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Hamilton ‘stands unified’ with boycotting athletes but will race at Belgian GP

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Lewis Hamilton has lauded the “incredible” boycotts of sporting events in the United States after the shooting of Jacob Blake, but said it would achieve little if he did the same at Sunday’s Belgian Grand Prix.

On Wednesday evening, three NBA playoff games were postponed after players refused to take to the court. Fixtures in the WNBA, MLB and MLS were also postponed following similar boycotts. Tennis player Naomi Osaka withdrew from a tournament in New York; Hamilton wrote on Instagram that he was “so proud” of her decision.

Asked on Thursday whether he plans a similar protest for the Belgian GP, Hamilton, the only Black F1 driver in the sport’s history, said he stands unified with those taking action but that boycotting events was more relevant for American sports.

“Firstly, I think it is incredible what many out there in the States are doing in the sports all the way down to the people that are hosting, commentators for example,” he said. “So many people are standing.

“The players are really pushing for change. It’s a shame that’s what’s needed over there to get a reaction.

“But that is in America, and I don’t know whether me doing anything here will particularly have any effect. We’re in Belgium, we’re not in the United States. I haven’t spoken to anyone about it, but I am really proud of so many out there, and I do stand unified with them, trying to do what I can over here.

“I don’t really know how us not doing the race — and it would still go on — is a thing. But as I said, I will try to speak to Formula One to see what else we can do to continue to raise awareness, continue to help push. … Naturally, as a sport, we need to be aligned and supporting one another, even if it is a different sport.”

Hamilton holds a comfortable lead in the F1 drivers’ championship, sitting 37 points ahead of Red Bull’s Max Verstappen.

The question was also put to Ferrari’s Sebastian Vettel, who is one of the directors of the Grand Prix Drivers’ Association (GPDA), which has been responsible for planning the anti-racism protests ahead of each event this year.

Vettel said those protests, which allow drivers to express themselves on the issue however they see fit, will continue.

“We got together after the subject came up,” Vettel said. “It’s something humanity has been fighting for a long time, in terms of racism, inequality and various topics. We sent a strong message after the first event after a difficult time for everyone.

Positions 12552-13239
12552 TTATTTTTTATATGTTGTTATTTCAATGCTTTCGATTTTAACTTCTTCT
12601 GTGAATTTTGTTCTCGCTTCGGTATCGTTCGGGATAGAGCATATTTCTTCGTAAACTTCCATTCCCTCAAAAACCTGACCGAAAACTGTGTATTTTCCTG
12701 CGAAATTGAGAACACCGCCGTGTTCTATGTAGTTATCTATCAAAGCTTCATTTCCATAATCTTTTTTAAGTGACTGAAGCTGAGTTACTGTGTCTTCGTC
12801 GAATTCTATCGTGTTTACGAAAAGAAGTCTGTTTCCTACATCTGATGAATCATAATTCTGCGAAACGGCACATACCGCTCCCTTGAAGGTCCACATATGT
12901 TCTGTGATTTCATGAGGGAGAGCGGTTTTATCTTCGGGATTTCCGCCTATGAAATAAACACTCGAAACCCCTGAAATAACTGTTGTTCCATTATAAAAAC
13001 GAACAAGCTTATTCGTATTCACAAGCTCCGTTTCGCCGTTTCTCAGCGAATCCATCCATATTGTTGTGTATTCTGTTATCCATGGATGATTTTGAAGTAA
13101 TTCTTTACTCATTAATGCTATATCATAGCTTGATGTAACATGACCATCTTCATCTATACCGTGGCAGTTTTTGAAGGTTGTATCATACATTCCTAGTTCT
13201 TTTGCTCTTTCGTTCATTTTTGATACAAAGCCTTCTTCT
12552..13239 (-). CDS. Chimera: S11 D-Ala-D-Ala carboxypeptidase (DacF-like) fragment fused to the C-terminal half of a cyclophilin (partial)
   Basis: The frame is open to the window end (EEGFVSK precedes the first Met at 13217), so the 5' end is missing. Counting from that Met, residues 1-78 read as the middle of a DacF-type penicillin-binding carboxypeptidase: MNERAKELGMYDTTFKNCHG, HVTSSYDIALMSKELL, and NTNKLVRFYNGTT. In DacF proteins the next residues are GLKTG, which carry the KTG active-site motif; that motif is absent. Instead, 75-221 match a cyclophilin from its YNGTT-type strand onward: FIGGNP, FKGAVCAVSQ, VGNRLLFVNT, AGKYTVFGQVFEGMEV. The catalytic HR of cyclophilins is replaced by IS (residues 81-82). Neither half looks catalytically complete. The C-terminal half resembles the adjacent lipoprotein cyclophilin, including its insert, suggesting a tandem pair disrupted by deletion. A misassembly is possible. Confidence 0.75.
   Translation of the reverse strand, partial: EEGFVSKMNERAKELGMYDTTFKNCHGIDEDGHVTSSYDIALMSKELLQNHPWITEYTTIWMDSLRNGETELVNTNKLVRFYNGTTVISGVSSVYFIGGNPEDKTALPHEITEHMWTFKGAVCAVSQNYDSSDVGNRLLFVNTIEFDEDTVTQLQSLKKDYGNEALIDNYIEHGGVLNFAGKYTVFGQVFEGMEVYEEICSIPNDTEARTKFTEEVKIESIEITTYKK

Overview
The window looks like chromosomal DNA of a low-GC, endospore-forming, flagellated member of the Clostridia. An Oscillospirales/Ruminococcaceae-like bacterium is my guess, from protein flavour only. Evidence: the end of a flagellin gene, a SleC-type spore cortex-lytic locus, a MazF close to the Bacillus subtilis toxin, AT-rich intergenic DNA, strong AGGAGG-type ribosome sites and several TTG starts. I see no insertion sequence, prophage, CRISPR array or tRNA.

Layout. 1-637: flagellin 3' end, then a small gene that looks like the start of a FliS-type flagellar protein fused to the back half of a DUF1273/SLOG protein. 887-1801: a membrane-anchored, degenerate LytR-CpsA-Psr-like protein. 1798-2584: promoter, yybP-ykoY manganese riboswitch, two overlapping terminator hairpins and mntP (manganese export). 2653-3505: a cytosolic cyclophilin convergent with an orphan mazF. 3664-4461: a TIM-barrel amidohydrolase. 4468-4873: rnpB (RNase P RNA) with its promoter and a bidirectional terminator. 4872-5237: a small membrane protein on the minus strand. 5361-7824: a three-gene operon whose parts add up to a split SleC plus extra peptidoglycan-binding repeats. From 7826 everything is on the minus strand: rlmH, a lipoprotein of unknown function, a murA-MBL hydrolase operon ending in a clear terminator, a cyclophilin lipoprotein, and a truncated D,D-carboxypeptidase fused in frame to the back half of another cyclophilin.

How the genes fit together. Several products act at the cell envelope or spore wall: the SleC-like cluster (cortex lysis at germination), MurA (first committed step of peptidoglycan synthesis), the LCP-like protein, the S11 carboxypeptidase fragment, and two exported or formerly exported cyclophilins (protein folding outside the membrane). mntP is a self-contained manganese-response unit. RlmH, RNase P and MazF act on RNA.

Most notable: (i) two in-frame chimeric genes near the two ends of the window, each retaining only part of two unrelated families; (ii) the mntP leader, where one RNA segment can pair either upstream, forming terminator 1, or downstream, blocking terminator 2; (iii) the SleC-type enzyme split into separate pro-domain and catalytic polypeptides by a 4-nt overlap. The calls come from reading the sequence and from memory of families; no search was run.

“Our feeling was very clear, that we want to continue sending that message. It’s one of those things, unfortunately, that doesn’t go away overnight. We felt strongly about it and wanted to continue.

“Obviously, whether some drivers were taking the knee or not taking the knee, it’s not relevant. What’s relevant is that we are all united and want continue sending a message because we believe it’s important. And that’s what we are doing.”

When asked about whether he could foresee F1 teams boycotting an event, Vettel said: “I think if so, it is something we would decide together. Generally, we talk about stuff, we talk about things that are going on and are important to us. I think we have grown together as a group of drivers — the more experienced drivers, the young drivers, we share our opinions.

“I don’t think it makes much sense now to go as far as that, as nothing is on the table, and there is no reason to boycott the race. But I’m sure if we are unhappy with something, we will talk about it and take actions accordingly.”

Renault’s Daniel Ricciardo said seeing other athletes taking a stand had only reiterated how important the issue is.

“It’s heavy,” he said. “I think seeing the other athletes take this sort of action, it shows to the extent of what it means to everyone and how far it’s spreading.”

He added: “You keep hearing these incidents. When’s it going to stop, when’s it enough? And it keeps seeming to happen and happen.

“So I think that’s why, at least in the sporting world, a lot of these athletes are now taking more drastic measures and boycotting and stuff like this. It’s getting pretty extreme, but I guess until there’s a change, you’re going to keep banging on the door until it falls down.”

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